Information sharing | The association wants to ignite interest in the breed and encourage performance and carcass information sharing
The Canadian Limousin Association is taking a long view of its future as it attempts to revive a breed that was imported more than 40 years ago for its carcass quality.
The breed has been overshadowed in some respects by the success of the Angus beef marketing campaign, which the association is trying to counter by sharing information and renewing interest in cattle capable of yielding high percentages of lean meat.
“The time is right and I think we see a lot of signals in Canada in beef production where the old ways are not going to lead us into the future,” association president Bill Campbell said Dec. 10 following a focus group.
“New things need to happen with co-operation. We are seeing concerns with consumption. We are seeing concerns with health issues, with food safety. It is in everybody’s interest if we can address everything and have everybody profitable in the chain so the supplier supplies a safe, reliable product.”
Two focus groups in Ontario and Alberta drew members from the purebred, cow-calf, feedlot and processing sectors, who learned they are not that far apart in how they want to see the beef industry proceed.
“It’s time in the industry that we share information,” Campbell said.
Seed stock producers supply bulls to the commercial industry, but they need to know what those customers want and where improvements can be made for the benefit of the beef industry.
“We are a component of the beef industry,” he said.
“We have as much to offer or more than any other beef breed to the production of beef. We can add a lean, healthy desirable product in a balanced approach.”
Limousin cattle can yield 63 to 67 percent, and Campbell said infusing Limousin genetics into the national beef herd could benefit the entire industry.
“We are seeing alarming trends where yields of less than 59.9 percent are increasing,” he said.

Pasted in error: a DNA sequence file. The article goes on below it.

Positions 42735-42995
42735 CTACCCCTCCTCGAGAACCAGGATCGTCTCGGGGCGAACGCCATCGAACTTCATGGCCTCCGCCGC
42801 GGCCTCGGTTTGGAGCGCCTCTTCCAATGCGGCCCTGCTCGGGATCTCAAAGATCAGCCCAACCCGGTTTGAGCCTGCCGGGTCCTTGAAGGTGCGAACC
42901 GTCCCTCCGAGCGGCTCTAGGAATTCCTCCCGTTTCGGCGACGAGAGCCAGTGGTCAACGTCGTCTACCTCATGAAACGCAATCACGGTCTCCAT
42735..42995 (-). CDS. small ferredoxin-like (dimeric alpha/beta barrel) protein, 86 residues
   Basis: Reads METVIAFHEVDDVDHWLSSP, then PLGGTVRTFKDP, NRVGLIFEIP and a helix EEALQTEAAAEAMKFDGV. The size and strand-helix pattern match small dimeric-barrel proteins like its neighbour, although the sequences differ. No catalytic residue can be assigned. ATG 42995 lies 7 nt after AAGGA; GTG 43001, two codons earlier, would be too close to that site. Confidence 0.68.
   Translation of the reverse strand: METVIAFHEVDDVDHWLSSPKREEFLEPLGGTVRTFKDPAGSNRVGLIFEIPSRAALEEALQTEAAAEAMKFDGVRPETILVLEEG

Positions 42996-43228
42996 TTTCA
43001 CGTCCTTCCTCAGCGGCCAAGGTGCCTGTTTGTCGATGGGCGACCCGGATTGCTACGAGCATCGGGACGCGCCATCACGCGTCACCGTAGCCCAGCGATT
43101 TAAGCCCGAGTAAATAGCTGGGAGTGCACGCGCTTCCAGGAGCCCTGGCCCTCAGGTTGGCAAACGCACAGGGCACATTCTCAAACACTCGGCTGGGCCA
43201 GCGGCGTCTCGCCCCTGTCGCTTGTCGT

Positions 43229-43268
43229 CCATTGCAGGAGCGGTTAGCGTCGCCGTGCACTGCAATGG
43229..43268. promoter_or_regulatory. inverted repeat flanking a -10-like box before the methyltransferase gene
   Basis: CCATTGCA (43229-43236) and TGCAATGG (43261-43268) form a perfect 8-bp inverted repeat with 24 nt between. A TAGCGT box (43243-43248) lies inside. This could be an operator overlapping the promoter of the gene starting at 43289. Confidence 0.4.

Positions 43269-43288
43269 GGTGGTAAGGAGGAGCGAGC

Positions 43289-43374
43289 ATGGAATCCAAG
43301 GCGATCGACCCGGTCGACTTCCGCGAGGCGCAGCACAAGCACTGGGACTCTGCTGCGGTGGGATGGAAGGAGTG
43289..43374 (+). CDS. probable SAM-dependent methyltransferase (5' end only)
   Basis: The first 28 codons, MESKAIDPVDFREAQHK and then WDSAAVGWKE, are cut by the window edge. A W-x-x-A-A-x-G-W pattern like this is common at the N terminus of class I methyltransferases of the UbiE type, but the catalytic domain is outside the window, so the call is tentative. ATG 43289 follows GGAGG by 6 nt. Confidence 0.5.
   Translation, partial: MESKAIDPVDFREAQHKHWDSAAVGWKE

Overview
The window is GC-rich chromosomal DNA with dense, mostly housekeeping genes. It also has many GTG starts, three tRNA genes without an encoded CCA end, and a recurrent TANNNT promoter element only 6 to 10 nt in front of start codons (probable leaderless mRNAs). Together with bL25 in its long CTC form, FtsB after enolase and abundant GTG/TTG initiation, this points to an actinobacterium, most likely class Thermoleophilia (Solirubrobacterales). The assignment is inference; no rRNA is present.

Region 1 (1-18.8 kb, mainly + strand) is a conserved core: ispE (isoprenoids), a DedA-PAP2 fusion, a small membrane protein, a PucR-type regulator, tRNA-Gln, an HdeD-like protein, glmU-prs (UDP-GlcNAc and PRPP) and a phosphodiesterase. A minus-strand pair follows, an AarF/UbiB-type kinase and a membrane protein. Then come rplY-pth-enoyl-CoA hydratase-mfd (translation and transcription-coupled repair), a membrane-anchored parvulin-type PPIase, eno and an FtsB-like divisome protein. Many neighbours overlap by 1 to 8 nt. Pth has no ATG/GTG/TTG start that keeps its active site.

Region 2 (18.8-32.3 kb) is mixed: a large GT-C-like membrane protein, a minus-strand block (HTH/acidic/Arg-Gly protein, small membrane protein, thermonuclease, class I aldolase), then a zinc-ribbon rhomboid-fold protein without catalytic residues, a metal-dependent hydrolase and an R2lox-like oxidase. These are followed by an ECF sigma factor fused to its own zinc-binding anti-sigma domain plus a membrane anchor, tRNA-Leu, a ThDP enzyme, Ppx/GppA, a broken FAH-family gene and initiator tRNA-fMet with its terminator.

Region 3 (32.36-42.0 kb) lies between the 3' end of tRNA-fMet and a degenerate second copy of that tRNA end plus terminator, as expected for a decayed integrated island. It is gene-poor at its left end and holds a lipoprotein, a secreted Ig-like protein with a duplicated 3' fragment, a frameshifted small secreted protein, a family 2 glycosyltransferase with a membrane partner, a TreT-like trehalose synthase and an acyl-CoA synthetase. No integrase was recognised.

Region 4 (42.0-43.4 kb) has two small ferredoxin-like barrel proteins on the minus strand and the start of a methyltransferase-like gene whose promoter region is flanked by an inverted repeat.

Campbell has 130 purebred cows on his mixed farm near Minto, Man., and plans to infuse fullblood genetics into the herd to return to the basics of what Limousin was when it first came from France more than 40 years ago. He was sold on the breed when his family fed them and the Limousin cattle outperformed the rest at the feedlot.
He now backgrounds them to 900 pounds and then sends them to a client who feeds for Norwich Packers in Ontario.
The company actively looks for this type of cattle because the client base is looking for lean meat that is processed to different standards.
“Ontario is a better place to feed Limousin type cattle for a premium,” he said.
Participants in the Calgary focus meeting discussed the trend toward black cattle but agreed the time is coming when beef buyers will go beyond colour and emphasize red meat quality and yield.
The meeting was part of a national strategy to rebuild the breed.
“If we could capitalize on the next buzz, we could get the target for demand for a leaner beef and its nutritional value,” said association manager Anne Brunet- Burgess.
“We are not going to have a branded beef program as such because we can’t. The resources aren’t there, but if we could have some recognition for a different type of meat, that would be good.”
The association also wants to find the Limousin influenced calves and determine how they perform from birth to plate.
“We all know there are Limousin calves out there, but no one knows they are Limos,” said Campbell.
The breed is participating in the bovine genome bull project and sees genomics as the future way to select for certain performance traits.
Producers are also encouraged to submit more performance and carcass information through the Canadian Cattlemen’s Association’s Beef Information System to build a database.
They are asked to submit their Canadian cattle identification numbers to the Limousin association for a birth to plate database.
Producers could ultimately see how they compare with other producers and how the cattle perform at various stages of their life. Information would remain confidential.